KPMG U.K. chair resigns days after slamming ‘victim card’ staff


KPMG’s U.K. chairman has resigned days after sparking widespread anger for telling employees to stop moaning about the pandemic.

Bill Michael, KPMG’s U.K. chair and senior partner since 2017, will leave the firm at the end of the month, admitting that his position had become “untenable.”

He had been placed under investigation after telling KPMG’s financial services consulting team to “stop moaning” and “playing the victim card” when employees voiced concern over possible cuts to their pay and pensions at a virtual meeting Monday.

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“I love the firm and I am truly sorry that my words have caused hurt amongst my colleagues and for the impact the events of this week have had on them,” Michael said in an emailed statement Friday. “In light of that, I regard my position as untenable and so I have decided to leave the firm.”

Michael stepped aside from his position as chair on Wednesday for the duration of the investigation and apologized for his comments.

“It’s further evidence of a bullying culture and Bill Michael won’t be the only example of that,” said Prem Sikka, an accounting professor at Sheffield University. “They need to mend the culture and concentrate on improving audit quality rather than bullying staff.”

The pandemic has taken a toll on all professional services firms. KPMG said earlier this month that its partner profits would fall by 11 percent and it said in July, that it would cut as many as 200 jobs from its U.K. workforce.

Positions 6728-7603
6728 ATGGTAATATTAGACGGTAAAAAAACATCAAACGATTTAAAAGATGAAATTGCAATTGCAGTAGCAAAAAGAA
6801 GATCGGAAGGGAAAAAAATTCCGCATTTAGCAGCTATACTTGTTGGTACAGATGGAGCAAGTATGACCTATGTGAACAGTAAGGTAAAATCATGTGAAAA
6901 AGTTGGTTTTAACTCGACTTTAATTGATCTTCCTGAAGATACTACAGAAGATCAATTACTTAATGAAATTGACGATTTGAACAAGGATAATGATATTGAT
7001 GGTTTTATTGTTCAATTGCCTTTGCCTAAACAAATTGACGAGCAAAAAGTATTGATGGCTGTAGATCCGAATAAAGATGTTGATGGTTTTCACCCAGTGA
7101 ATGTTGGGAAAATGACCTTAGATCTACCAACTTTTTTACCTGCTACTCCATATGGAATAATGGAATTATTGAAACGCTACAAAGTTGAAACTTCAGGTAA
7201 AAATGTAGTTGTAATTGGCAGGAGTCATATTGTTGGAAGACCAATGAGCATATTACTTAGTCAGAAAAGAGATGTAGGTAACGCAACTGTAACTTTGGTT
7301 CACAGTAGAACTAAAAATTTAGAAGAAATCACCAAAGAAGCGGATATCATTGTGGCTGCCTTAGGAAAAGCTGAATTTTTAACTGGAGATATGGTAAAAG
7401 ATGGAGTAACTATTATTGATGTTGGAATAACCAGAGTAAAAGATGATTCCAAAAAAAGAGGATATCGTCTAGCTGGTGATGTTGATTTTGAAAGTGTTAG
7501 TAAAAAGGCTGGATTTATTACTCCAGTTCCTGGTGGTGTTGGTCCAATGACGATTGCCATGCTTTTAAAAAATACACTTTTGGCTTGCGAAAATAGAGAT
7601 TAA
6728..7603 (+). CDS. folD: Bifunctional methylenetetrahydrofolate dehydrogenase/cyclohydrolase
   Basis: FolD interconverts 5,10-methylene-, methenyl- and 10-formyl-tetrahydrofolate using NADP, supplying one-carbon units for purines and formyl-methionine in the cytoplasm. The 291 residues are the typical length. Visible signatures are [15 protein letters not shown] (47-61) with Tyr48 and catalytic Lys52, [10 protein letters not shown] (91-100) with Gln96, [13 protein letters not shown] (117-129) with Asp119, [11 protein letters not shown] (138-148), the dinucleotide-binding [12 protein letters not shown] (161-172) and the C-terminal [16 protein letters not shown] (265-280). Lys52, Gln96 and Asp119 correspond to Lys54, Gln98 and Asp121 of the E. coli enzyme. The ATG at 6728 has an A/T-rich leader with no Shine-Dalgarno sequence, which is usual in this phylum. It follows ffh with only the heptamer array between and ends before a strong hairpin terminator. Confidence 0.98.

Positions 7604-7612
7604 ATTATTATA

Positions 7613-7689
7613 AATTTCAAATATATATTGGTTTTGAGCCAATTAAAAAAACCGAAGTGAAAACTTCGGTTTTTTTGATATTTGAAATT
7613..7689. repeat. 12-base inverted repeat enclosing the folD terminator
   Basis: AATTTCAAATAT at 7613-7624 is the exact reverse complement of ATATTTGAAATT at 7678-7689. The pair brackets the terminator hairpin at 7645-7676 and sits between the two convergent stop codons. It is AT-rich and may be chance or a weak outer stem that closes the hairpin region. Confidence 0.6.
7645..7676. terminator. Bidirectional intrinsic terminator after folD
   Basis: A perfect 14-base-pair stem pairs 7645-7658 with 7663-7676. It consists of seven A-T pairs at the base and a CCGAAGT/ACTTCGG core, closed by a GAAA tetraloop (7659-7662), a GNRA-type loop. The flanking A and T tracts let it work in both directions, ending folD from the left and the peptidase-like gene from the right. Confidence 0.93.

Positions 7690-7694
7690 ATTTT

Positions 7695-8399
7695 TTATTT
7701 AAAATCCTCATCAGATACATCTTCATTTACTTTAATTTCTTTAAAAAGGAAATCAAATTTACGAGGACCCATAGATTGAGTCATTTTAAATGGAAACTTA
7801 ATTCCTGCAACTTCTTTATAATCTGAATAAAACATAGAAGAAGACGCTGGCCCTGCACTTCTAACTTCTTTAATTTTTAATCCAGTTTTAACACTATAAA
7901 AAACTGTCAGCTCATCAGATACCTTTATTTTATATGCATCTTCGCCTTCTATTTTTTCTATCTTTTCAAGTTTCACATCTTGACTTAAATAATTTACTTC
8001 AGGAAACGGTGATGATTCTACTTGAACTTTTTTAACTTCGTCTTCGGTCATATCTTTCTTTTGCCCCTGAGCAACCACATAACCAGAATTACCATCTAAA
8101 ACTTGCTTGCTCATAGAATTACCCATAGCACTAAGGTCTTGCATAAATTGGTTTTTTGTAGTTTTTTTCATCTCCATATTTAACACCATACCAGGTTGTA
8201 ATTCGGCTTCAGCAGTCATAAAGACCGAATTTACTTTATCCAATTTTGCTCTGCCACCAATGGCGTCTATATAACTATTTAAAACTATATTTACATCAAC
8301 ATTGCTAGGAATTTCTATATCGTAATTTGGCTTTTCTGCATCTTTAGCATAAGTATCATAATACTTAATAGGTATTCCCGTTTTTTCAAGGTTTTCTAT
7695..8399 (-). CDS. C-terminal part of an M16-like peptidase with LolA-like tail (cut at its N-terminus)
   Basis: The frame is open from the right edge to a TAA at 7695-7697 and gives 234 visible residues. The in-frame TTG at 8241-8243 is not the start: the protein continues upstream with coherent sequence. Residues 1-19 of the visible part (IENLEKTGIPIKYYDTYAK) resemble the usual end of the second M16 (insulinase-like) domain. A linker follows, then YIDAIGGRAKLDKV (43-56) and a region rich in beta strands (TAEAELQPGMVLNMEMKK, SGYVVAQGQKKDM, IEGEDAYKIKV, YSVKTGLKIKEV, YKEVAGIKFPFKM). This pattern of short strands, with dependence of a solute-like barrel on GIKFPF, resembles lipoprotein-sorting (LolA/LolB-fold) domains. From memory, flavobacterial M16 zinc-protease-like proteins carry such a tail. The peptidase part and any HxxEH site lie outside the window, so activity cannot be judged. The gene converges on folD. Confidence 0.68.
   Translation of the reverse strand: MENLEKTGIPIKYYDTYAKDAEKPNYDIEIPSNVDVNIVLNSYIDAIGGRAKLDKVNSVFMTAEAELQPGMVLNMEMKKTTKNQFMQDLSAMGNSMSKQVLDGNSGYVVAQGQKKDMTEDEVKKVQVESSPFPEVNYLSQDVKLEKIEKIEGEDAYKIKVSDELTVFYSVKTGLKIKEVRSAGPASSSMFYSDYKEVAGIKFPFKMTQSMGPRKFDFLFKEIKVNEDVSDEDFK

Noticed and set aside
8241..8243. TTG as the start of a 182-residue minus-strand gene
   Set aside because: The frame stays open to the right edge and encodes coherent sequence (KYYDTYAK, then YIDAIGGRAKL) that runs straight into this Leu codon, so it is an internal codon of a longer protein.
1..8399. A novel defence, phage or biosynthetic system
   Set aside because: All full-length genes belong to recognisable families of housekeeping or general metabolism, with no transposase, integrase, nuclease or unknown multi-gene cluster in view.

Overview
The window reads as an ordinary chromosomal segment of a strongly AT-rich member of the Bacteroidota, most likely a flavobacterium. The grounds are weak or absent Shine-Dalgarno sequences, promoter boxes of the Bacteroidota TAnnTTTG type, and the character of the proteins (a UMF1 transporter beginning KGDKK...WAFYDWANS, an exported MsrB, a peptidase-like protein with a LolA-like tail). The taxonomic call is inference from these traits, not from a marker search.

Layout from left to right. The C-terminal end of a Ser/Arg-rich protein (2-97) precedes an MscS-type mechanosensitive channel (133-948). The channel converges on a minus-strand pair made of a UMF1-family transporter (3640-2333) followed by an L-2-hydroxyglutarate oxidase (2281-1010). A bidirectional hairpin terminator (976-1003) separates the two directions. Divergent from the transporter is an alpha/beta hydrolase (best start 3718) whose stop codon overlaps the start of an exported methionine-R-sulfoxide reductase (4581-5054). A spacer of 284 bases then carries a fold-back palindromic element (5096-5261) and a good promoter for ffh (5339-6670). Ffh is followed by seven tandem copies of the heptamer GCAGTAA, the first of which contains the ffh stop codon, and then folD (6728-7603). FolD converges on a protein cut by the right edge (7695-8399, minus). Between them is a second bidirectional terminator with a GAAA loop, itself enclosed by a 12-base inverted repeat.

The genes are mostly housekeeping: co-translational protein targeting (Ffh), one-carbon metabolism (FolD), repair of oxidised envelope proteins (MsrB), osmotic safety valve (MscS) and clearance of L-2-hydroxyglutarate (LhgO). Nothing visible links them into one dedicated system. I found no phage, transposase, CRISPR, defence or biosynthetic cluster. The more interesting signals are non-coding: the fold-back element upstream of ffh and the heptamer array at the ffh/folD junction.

Senior elected board member Bina Mehta has been named acting U.K. chair, with KPMG saying it would “undertake a leadership election in due course.” Mary O’Connor, KPMG’s head of clients and markets, will take over Michael’s role as senior partner.

“Bill has made a huge contribution to our firm over the last 30 years, especially over the last three years as chairman, and we wish him all the best for the future,” Mehta said.

The move comes as the so-called Big Four accounting firms have faced increasing criticism in Europe. Auditors are under greater scrutiny than ever after a series of high-profile lapses in recent years, with EY’s role in the collapse of German payments provider Wirecard AG now under the microscope.

In the U.K., KPMG has faced fierce criticism over its auditing of Carillion Plc, whose collapse prompted the government to launch a series of inquiries into auditing standards.

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